WyoJones' Yellowstone Geyser Pages
WyoJones' Norris Geyser Basin Page
|"...and behold! the whole country beyond was smoking with vapor from boiling springs,and burning with gases issuing from small craters,each of which was emitting a sharp whistling sound."--JOE MEEK, trapper,commenting on his stumbling on to Norris geyser basin in 1829. --(THE YELLOWSTONE STORY,vol. 1,by Aubrey L. Haines)|
Selected Geysers Of Norris Basin
Steam from Dark Cavern Geyser
-- the photos on this page are copyrighted by Gregory (Wyo) Jones and can be copied or reproduced only with permission .
Visiting Norris Geyser basin is like visiting a friend who often changes hair color or clothing style, you never know what to expect, except that it will not be the same as last time you visited. Geysers pop up in new places; hot springs and geyser activity is dynamic. Rapid change is one thing that sets Norris apart from other basins but not the only thing. Norris is the hottest of all the basins in Yellowstone and one of the hottest in the world. Water temperatures here are hotter than in the rest of Yellowstone. Dr. C. N. Fenner of the Carnegie Institute drilled a research well near the museum in 1929. He found the steam pressure so great at 265 feet he was afraid the drilling rig might blow up. The well was abandoned and the water temperature was measured at 401° Fahrenheit (200°C) at just 265 feet below the surface.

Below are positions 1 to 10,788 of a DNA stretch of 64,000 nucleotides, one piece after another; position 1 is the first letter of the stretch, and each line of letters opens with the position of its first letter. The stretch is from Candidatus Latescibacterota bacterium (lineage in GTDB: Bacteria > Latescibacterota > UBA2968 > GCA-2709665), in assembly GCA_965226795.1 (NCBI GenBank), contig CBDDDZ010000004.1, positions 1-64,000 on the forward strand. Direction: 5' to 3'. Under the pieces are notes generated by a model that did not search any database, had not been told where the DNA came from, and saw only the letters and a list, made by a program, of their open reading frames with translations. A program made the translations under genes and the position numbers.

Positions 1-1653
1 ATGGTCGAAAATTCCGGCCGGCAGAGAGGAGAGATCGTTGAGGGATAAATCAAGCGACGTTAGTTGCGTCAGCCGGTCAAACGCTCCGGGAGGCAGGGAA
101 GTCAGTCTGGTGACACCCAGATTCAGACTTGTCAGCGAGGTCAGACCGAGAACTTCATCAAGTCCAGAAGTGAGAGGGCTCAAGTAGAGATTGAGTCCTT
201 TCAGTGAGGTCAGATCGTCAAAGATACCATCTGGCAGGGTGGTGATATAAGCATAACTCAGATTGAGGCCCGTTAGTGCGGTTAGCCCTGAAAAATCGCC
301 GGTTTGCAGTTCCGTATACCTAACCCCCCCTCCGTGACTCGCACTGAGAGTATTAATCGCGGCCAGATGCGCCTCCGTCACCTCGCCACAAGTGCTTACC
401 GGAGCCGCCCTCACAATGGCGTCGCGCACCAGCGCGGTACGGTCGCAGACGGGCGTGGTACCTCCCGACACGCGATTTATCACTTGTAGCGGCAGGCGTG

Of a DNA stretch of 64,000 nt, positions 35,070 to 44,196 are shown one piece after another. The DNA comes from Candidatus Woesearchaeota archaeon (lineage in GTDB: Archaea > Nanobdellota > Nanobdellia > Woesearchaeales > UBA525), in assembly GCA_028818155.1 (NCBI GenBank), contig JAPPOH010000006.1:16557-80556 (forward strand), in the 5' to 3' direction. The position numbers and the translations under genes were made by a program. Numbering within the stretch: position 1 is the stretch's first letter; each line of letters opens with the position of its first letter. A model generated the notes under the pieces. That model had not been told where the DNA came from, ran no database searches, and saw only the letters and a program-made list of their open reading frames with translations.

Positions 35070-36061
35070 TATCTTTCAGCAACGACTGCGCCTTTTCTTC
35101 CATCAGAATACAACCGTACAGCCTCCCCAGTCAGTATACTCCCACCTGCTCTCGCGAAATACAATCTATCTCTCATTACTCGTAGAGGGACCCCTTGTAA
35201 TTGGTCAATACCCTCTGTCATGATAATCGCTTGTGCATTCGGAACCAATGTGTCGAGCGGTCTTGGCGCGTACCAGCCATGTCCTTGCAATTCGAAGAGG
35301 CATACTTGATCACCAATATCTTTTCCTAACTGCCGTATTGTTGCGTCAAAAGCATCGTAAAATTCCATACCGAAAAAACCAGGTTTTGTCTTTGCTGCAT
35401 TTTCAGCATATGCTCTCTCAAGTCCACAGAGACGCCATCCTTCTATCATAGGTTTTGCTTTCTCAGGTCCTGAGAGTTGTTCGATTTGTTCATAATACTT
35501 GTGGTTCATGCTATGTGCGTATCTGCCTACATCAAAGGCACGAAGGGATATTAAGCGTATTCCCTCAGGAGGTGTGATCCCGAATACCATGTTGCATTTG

The basin is located near the northern rim of the Yellowstone caldera. Norris is named for Philetus Norris who was Yellowstone Park's second superintendent (1877-1882) and who was the first to provide detailed information on the thermal features here. The basin has two areas the Porcelain Basin on the north and the Back Basin on the south as shown on the GEYSER BASIN MAP.
Norris is noticeably different in appearance compared to Yellowstone's other geyser basins. The Porcelain Basin is stark and void of trees and most vegetation, and even the Back Basin area has little to no vegetation in the geyser runoff stream areas. The reason lies in the water itself. Large amounts of sulfur are present in the water. When the sulfur reaches the surface in the springs it is oxidized to form sulfuric acid. The pH's of the water is 4.5 or less generally. In the acidic water the siliceous sinter formed is spiny and not the rounded masses found around hot spring pools in other Yellowstone basins. The geyserite deposits are not as extensive here as in other basins and lacks large cone build-ups.
Also the pools and springs here have coloration different than other Yellowstone basins. Some pools are milky blue from dissolved silica in the water. This is common particularly on the southern edge of Porcelain Basin in pools like Sunday Geyser. The yellows seen in some pools can be native sulfur. Acid tolerant cyanidium algae gives some pools and runoff streams a lime green color while in cooler runoff streams particularly in The Porcelain Basin. Orangish cyanobacteria may be found in some springs. The entire appearance of the basin can change drastically each summer during a "disturbance" when geysers eruptions become more vigorous, new springs may form and the water in the springs and pools become muddy in color.
Copyright © 1996, 1997, 1998, 2006 [Gregory L. Jones]. All rights reserved.
Last Updated 03/09/06